When progesterone levels do not naturally decline and remain high despite the absence of pregnancy, it has a negative impact on a woman’s health. In the case of low estrogen, progesterone rises even higher than normal. This makes you progesterone dominant. Below are a few symptoms of progesterone imbalance:

  • Mood swings
  • Highly sensitive
  • Anger
  • Low self-esteem
  • Fatigue
  • Acne
  • Pigmentation

Testosterone Dominance

Testosterone imbalance is not very common. Below are a few symptoms of high testosterone.

Hormone balance therapy

So if you are experiencing any of the above health issues and your hormones have gone for a toss, you can get them treated and bounce back to normal. We will study the lifestyle changes and hormone therapies that can level your hormones. But it is best to see a doctor if your symptoms of hormonal imbalance are very severe. Let us understand the treatment.

A. Hormone treatment

Hormone therapy regulates your menstrual cycle. The doctor will monitor your hormone levels and recommend the best treatment for you. The following are ways to treat your hormones:

  • Oral contraceptive
  • Birth control patch
  • Vaginal ring
  • Birth control shot
  • Intrauterine device

If you have more male sex hormones like testosterone, then anti-androgens block their effects. At times, metformin, which is a diabetes medicine, helps to decrease androgen levels and restart ovulation.

If you have a thyroid disorder that is causing hypothyroidism due to a hormone imbalance, hormone medication will help your body maintain its hormone levels.

Herbal remedies can gently sustain your hormone levels, although they can’t be consumed with the contraceptive pill.

High estrogen symptoms, such as painful and heavy periods, are often well managed by the herb Agnus castus. Agnus castus gently rebalances and supports your progesterone levels.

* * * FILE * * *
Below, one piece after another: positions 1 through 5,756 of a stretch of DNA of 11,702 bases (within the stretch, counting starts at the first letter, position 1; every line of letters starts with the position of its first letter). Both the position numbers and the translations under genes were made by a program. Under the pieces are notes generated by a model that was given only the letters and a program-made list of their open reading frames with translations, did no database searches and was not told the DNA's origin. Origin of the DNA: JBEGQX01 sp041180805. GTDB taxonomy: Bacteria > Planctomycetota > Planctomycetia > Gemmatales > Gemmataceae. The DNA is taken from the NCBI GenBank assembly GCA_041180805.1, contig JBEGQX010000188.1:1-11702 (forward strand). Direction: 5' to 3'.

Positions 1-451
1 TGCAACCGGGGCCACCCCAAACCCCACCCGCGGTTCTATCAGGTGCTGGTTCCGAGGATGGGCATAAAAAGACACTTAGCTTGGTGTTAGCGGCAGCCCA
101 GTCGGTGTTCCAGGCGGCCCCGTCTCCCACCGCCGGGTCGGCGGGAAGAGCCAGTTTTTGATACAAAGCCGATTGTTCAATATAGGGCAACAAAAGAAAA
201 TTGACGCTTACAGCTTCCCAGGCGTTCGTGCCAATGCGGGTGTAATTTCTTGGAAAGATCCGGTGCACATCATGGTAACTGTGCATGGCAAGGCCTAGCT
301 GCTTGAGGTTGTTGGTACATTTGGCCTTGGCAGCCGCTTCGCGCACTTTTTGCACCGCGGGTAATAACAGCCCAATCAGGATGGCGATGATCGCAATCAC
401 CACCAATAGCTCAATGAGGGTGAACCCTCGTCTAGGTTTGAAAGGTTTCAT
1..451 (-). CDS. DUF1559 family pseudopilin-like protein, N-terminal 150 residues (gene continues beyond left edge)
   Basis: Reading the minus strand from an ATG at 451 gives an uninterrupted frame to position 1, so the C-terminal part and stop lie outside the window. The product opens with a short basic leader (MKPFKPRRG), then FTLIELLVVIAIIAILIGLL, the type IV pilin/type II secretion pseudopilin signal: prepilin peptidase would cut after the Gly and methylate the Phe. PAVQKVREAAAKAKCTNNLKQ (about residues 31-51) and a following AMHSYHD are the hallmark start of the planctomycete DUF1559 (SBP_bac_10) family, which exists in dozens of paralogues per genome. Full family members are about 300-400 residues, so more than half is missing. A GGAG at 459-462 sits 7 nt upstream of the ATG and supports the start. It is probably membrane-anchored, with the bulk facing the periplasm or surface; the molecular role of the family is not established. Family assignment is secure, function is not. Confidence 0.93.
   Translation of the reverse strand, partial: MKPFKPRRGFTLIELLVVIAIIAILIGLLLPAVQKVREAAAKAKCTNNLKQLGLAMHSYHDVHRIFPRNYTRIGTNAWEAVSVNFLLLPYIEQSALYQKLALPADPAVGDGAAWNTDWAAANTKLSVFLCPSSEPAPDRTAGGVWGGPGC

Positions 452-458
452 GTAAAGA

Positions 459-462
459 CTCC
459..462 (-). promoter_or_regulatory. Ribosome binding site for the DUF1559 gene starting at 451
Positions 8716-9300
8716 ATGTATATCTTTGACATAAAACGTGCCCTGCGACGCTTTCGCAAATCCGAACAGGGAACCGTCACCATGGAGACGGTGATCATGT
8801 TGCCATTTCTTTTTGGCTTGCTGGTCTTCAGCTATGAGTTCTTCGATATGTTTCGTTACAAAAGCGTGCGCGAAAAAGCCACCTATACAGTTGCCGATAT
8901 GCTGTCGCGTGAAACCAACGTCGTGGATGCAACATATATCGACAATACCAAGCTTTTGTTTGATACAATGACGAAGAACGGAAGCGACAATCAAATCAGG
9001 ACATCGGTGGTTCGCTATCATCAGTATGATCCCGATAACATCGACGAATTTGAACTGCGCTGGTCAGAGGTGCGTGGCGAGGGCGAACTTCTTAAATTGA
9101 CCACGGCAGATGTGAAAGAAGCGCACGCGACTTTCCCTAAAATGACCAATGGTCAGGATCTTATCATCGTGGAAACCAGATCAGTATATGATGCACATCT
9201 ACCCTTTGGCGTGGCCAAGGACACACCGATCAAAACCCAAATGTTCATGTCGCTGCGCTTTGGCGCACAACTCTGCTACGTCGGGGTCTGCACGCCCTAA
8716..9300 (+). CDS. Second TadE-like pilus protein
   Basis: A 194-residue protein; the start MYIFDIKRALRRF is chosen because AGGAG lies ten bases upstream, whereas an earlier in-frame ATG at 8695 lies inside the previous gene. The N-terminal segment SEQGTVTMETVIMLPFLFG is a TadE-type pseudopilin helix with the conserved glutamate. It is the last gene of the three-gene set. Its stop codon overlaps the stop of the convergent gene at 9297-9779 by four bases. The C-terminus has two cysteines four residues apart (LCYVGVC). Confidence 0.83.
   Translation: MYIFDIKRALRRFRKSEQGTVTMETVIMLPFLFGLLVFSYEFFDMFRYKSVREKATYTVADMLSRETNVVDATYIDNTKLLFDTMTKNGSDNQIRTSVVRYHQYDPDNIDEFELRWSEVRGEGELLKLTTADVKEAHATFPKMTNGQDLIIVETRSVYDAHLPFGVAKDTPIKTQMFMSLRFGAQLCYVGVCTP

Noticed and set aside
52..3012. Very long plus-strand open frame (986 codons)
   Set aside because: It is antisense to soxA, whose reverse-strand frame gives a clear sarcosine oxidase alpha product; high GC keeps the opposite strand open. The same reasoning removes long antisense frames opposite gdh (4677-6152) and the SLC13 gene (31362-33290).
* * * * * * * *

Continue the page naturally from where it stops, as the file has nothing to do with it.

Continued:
Fermented soy isoflavones aid in supporting your estrogen levels. Low estrogen in comparison to progesterone is a common issue that women face during menopause. Even pre-menstrual women may experience a similar hormonal imbalance.

B. Lifestyle changes

Changes in your lifestyle resulting in healthy food, regular exercise, a regular sleep routine, etc. help a great deal in regularising your hormones. Women with PCOS have to lose weight. PCOS can also affect your insulin production and thereby adversely affect your hormone levels. This can be treated with low-fat, fiber-rich carbs and healthy protein meals. Yoga and meditation, along with working out, show great results. If you’re on supplements or medication, consult your doctor, as sometimes, it can counter-affect your hormones. Natural supplements can also unfavorably affect hormonal balance.

Combining herbal remedies with a healthy diet and lifestyle can really transform you as a person.


Hormone levels do not remain static; they fluctuate with age. But it is important that you be aware of the symptoms that your body shows due to imbalance. Treatments differ depending on the cause of the imbalance, the type of dominant hormone, and the woman’s overall health. Balancing hormones is a long-term treatment. More frequently, a woman needs hormone-balancing treatment postpartum and during perimenopause.

James Morkel

Tech website author with a passion for all things technology. Expert in various tech domains, including software, gadgets, artificial intelligence, and emerging technologies. Dedicated to simplifying complex topics and providing informative and engaging content to readers. Stay updated with the latest tech trends and industry news through their insightful articles.

Related Articles

Back to top button